Timber importers step up where Government falls short
14 April 2011
New Zealand timber importers step up where Government falls short
The Green Party today congratulated the New Zealand Imported Tropical Timber Group (ITTG) for volunteering to only purchase and trade legal timber from Indonesia, but called on the Government to level the playing field for all by implementing regulation.
“I am pleased that ITTG have agreed to only purchase and trade timber from Indonesia that is from legal or certified sources,” said Green Party forestry spokesperson Catherine Delahunty.
“However, this voluntary measure still leaves room for the sale of illegally harvested timber in New Zealand, and that is unacceptable.”
From 1 September 2011, members of ITTG will only import or sell timber from Indonesia that has credible verification of legality. The ITTG voluntary agreement was signed by many major retailers but did not cover 10 to 15 percent of the New Zealand market.
“No one should make a living from illegal and unsustainable exploitation of our natural world,” said Ms Delahunty.
“Destruction of tropical rainforests is accelerating in part because the demand for timber is leading to unsustainable and often illegal logging. We are losing species daily in rainforest biodiversity hotspots, and even the orang-utan is threatened.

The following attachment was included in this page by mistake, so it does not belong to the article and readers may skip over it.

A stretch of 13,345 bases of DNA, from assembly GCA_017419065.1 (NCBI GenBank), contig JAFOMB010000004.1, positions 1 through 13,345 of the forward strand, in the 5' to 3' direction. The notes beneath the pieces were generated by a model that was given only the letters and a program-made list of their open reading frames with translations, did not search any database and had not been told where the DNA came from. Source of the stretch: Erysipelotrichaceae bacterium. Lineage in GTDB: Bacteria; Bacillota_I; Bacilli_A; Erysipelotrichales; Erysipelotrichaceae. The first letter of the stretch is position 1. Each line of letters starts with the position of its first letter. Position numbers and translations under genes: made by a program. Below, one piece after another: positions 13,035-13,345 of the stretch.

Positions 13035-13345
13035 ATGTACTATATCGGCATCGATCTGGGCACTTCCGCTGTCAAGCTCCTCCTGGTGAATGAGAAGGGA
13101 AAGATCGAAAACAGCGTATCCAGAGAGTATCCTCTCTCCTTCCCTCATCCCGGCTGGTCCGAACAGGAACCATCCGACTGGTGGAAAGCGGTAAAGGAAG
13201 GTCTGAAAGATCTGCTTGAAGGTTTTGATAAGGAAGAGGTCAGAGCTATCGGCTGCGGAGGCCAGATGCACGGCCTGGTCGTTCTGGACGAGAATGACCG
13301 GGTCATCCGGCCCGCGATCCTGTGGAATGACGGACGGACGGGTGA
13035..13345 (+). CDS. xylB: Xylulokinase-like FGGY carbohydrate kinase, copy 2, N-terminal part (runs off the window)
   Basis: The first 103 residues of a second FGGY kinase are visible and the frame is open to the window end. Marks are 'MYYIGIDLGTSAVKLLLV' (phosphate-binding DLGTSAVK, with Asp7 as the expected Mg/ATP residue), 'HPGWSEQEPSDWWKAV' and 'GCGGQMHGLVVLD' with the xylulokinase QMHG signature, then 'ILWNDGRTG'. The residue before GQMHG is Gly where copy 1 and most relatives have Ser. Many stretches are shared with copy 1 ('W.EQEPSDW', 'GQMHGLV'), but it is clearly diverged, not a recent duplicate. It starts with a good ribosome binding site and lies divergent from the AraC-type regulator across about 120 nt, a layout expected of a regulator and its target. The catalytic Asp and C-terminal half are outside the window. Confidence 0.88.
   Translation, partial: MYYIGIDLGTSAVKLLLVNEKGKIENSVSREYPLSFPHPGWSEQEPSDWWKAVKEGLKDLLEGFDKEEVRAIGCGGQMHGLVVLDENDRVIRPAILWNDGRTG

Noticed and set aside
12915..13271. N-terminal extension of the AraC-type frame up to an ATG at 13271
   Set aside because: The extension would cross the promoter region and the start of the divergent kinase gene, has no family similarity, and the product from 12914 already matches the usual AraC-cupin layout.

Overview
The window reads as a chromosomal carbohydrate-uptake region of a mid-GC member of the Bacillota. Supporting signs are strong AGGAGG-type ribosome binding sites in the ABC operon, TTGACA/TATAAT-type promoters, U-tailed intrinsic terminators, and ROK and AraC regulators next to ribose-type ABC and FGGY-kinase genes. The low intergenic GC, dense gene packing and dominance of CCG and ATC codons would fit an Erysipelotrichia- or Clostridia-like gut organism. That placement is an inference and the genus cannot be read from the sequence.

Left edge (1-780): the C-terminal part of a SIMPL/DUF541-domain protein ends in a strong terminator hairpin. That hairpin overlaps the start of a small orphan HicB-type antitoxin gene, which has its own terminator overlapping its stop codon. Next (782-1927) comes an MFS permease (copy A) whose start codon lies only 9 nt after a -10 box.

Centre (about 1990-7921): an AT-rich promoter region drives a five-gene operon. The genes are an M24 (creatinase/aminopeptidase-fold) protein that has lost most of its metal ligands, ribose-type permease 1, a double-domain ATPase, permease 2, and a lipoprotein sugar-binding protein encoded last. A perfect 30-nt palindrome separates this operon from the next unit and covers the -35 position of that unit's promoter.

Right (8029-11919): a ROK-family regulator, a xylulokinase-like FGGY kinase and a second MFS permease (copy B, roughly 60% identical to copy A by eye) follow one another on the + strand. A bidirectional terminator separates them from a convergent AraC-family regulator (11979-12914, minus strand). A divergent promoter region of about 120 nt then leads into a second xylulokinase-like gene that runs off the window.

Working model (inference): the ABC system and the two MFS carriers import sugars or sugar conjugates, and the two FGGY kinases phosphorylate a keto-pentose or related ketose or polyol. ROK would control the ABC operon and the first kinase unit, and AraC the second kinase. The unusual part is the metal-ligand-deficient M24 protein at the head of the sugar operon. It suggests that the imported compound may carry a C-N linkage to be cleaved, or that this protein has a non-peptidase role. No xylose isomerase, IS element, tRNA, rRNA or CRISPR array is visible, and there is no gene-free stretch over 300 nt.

“Illegal logging results in the loss of livelihood for millions of people around the world and is the single biggest contributor to greenhouse emissions – 20 percent of all emissions are a result of deforestation.
“New Zealand can take a stand against this environmental and social destruction by refusing the importation of all illegal timber products, but the Government won’t get behind ITTG and level the playing field.
“Members of the ITTG should not have to compete with retailers who are willing to sell illegally harvested, environmental and socially damaging timber products.
“The European Union and the United States have strict rules on importation of tropical timber, and Australia is considering tighter regulation this year. New Zealand could follow.
“It is high time the Government protected the importers who are doing the right thing, by levelling the playing field and prohibiting the importation of all illegal tropical timber,” said Ms Delahunty.